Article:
The 9th U.S. Circuit Court of Appeals on May 7 ruled that the Trump administration can make asylum-seekers wait temporarily in Mexico for immigration court hearings.

The court reversed a decision by a San Francisco judge that would have prevented asylum-seekers from being returned to Mexico during the legal challenge phase of their applications.

Cases can take several years to decide. Being allowed to order migrants to wait in Mexico is a significant change to U.S. asylum practices, and is one of several changes the Trump administration is pushing to make to speed up the process for genuine, eligible asylum-seekers while keeping out fraudulent cases—sometimes criminals—from entering, staying, and working in the country.

The policy had initially been challenged with a lawsuit filed on behalf of 11 Central Americans and advocacy groups, arguing it puts asylum-seekers in danger by forcing them to stay in Mexico, where crime and drugs are prevalent.

In response to that lawsuit, a judge had ruled on April 8 that the White House policy be halted while the lawsuit proceeds. That ruling has been overturned.

Two men, both from Honduras, walk with an attorney as they cross into the United States to begin their asylum cases on March 19, 2019, in Tijuana, Mexico. (Gregory Bull/AP Photo)

Migrant Protection Protocol

The administration introduced its Migrant Protection Protocols policy on Jan. 29 in San Diego and later expanded it to Calexico, California, and El Paso, Texas. Under the policy, asylum-seekers report to a border crossing in the morning.

The U.S. government provides transportation to immigration court and returns them to the border after the hearing.

President Donald Trump and his administration have worked to avoid “catch and release” practices that have been heavily criticized not only for the name, as it compares humans to fish, but also because in the past, there has been insufficient vetting of asylum-seekers.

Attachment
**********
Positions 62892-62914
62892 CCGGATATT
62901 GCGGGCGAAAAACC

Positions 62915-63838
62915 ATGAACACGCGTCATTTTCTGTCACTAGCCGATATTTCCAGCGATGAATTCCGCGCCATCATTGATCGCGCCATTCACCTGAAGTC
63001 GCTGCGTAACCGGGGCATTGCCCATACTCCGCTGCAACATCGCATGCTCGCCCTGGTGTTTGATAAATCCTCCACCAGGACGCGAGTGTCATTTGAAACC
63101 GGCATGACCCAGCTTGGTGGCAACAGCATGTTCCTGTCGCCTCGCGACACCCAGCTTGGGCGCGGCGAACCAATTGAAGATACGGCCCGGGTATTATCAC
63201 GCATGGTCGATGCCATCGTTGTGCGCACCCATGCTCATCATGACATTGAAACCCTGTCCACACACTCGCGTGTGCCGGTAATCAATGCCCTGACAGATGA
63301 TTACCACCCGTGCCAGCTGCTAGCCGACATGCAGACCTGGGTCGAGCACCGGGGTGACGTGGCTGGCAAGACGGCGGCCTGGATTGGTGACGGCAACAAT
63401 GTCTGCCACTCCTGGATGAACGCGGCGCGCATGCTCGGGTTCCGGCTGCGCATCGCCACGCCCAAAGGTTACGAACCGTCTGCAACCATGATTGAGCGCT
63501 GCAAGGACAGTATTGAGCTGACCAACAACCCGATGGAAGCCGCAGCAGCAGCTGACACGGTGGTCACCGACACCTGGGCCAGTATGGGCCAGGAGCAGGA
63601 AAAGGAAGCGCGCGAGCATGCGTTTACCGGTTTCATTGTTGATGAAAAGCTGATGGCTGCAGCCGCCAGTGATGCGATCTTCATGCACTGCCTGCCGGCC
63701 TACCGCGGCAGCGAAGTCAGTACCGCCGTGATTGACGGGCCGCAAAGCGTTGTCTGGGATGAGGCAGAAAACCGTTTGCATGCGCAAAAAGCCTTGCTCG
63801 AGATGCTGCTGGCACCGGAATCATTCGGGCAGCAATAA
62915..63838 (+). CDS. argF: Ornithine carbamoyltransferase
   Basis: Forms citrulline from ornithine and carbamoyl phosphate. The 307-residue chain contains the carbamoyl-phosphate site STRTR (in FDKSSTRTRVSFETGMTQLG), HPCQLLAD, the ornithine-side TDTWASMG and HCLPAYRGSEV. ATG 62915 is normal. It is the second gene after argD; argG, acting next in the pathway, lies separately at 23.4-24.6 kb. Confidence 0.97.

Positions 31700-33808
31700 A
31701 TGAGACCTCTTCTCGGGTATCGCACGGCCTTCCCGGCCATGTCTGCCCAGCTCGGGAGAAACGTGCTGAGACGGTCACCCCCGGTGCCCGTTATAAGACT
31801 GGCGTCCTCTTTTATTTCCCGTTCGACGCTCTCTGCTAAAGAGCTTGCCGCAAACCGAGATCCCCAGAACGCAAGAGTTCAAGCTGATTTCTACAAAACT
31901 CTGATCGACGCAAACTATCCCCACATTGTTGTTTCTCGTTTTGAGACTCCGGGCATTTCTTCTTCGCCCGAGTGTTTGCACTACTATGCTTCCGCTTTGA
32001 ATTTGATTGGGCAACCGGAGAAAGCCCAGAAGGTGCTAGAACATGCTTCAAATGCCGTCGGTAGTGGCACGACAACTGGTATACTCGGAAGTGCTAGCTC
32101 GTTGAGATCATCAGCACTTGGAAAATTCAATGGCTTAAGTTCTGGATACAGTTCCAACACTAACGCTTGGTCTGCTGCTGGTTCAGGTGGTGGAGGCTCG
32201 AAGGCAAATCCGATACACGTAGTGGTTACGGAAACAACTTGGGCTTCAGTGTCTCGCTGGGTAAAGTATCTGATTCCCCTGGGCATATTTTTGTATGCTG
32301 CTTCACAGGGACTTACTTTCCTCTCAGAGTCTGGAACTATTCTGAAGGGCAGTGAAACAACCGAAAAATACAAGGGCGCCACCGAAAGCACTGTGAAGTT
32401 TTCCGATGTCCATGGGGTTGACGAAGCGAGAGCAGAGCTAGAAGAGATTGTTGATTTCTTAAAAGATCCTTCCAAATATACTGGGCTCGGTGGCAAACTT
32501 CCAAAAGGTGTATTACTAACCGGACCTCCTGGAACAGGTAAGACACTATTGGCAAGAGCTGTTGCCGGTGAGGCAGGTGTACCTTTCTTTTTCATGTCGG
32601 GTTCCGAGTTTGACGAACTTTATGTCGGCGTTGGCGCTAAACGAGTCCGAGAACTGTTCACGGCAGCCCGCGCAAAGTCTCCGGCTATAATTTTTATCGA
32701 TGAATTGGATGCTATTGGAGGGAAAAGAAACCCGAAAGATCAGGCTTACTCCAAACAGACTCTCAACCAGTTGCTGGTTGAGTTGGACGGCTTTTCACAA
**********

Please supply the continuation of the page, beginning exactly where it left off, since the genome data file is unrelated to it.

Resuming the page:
“Catch and release loopholes, which are the result of statutory and judicial obstacles, encourage illegal immigration into the U.S. and prevent the removal of aliens once they are here. Currently, the Department of Homeland Security (DHS) can only detain unaccompanied alien children for a few days before releasing them to the Department of Health and Human Services (HHS) for resettlement into the United States,” according to a White House statement.

The Trump administration’s policies seek to avoid letting criminals and ineligible applicants take residence in the United States while giving families in genuine fear and danger in their home countries asylum in the United States.

Nearly 5,000 people from Central America arrived in Tijuana, where the mayor declared a humanitarian crisis and asked the U.N. for aid, in Nov 2018. (Rodrigo Abd / AP)
Nearly 5,000 people from Central America arrived in Tijuana, Baja California, Mexico, seeking to enter and live in the United States. Tijuana’s mayor declared a humanitarian crisis and asked the U.N. for aid, in November 2018. (Rodrigo Abd/AP)

Humanitarian crisis at the border

Early this year, the president declared the situation at the border a real humanitarian emergency crisis and asked for billions of dollars in his budget proposal to fix and improve various agencies that directly handle illegal immigrants at the border, including the building of more wall structures that would deter illegal crossings.

Most recently, the president has asked for 4.5 billion in emergency funds as the border crisis has reached a critical stage. Most of the money would go to aiding Central American migrant families seeking asylum from poverty and violence in their home countries.

President Trump has said that the United States’ strong economy is what is attracting illegals to the country, including many drug traffickers and criminals.

Includes reporting from The Associated Press.

View more:

Sign up to receive our latest news!

By submitting this form, I agree to the terms.